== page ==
Celebrating Ivan Grundahl, the avant-garde Danish designer

Ivan Grundahl

Celebrating Ivan Grundahl, the avant-garde Danish designer

While at IF Boutique Dubai we still mourn the passing of one of our dearest friends, the famous Danish designer Ivan Grundahl, we also continually celebrate his work as we approach the first anniversary of his untimely death.

Ivan Grundahl was certainly “larger than life.” This came out in his designs that are sought after by most of our clients and are timeless.

Grundahl, who died unexpectedly and tragically the day after his birthday on May 12, 2016, was one of the most instrumental figures in the Danish fashion industry over the past 40 years.

His fashion house was established in Copenhagen in 1973 and he remains an unchallenged avant-garde creator in Denmark.

In 1974 he opened his first shop in Mikkel Bryggers Gade selling his own collection, and from 1978, he opened several more shops in Denmark and abroad.

Instead of focusing on the fleeting fashion trends of the moment, Grundahl instead designed fashion that had longevity and could be used across generations.

Straddling layering and structure, his style is deconstructed, draped and manipulated with subtle nods to uniforms. Black and monochromes conjure dark emotion, offset by lightness and poetic fragility.

Ivan Grundahl designs are rooted in contrasts — between construction and fluidity; a balance between raw simplicity with sophistication through distressed materials, natural fibers and premium leather.

His clothes speak to empowered and independent women who appreciate craftsmanship and clever sensuality. The keywords in his collections are comfort and monochrome.

The Spring/Summer 2017 collection is the last Grundahl personally designed. He completed it just a couple of days before his death. The monochrome black and white pieces are complemented with groups of his unique red in linen, tie-and-die and black and white checks. The comfort comes from fabrics and fluidity of the designs, this summer in linen, cotton, crepe and organza. The pieces can be dressed up or down to suit any time of day or night.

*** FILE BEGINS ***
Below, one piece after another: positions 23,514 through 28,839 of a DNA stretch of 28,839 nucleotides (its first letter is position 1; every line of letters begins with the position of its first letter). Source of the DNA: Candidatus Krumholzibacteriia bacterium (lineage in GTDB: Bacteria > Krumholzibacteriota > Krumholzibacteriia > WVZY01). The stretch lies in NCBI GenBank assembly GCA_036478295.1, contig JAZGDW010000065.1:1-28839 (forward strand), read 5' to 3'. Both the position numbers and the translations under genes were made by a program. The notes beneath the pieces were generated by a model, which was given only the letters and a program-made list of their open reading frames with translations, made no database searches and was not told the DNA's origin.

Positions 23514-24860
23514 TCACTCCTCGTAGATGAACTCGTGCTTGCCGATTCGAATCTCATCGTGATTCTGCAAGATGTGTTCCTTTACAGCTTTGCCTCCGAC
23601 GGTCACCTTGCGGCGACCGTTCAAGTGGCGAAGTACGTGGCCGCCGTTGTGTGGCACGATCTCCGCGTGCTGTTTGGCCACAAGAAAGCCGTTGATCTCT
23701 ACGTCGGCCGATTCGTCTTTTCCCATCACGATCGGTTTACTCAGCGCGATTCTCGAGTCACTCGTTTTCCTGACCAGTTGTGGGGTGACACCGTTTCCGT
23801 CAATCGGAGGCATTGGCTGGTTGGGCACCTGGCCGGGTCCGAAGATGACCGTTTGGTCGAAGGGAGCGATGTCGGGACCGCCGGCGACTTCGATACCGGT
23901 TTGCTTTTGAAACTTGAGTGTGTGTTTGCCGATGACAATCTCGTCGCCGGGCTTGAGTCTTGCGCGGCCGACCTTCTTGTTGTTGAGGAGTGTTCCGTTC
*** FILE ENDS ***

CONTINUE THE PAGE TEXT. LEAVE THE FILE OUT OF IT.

There is a range of dresses, skirts and tops in see-through viscose that are so cool and smooth and versatile that they are flying off the rails. The pant suits and dresses in crepe have such elegance and freshness — especially in the Dubai heat — you just want to wear them every day.

Grundahl’s leather is so soft that it lends itself to the most stylish jackets, skirts and trousers which become collectors’ items.

There is always deconstruction and asymmetry in the collection but it is all very wearable for an everyday lifestyle and it wouldn’t matter if Ivan Grundahl had designed a hoodie or a full length dress — they all look ridiculously comfortable.

His style is one where the eerie meets the futurist world and craftsmanship meets just the right amount of nonchalance.

Grundahl has a futuristic take on simplicity, one where the texture and weight of the textiles reign supreme. Asymmetrical hems, sheer paneling and slouchy gathers help the collection to find a balance between done and undone; one where comfort and style aren’t mutually exclusive.

On Grundahl’s death, Roy Krejberg became creative director. His vision for women is artisanal and intelligent and in perfect synergy with the style of the House of Ivan Grundahl.

In his first collection for next Fall/Winter, Krejberg’s design stayed true to the Ivan Grundahl DNA with sculptural tailoring and lots of heavy layers.

But where the original pieces once designed by Grundahl himself were a bit softer and more feminine, Krejberg has injected a modern edge into the brand. This was especially true in looks like the black jacket with white seams worn with a trouser embellished with belt ties hanging at the sides and dragging along the ground. There was also a black crushed-velvet gown that was beautifully ruched at the hip and had a neckline that extended up past the chin to hide the face.

Though the collection felt somber, it seems like the 40-year-old brand has a bright future ahead.

Ivan Grundahl, the friend and the designer, is greatly missed. But for those of us lucky to have wardrobes that include many of his designs, he continues to walk tall with us.

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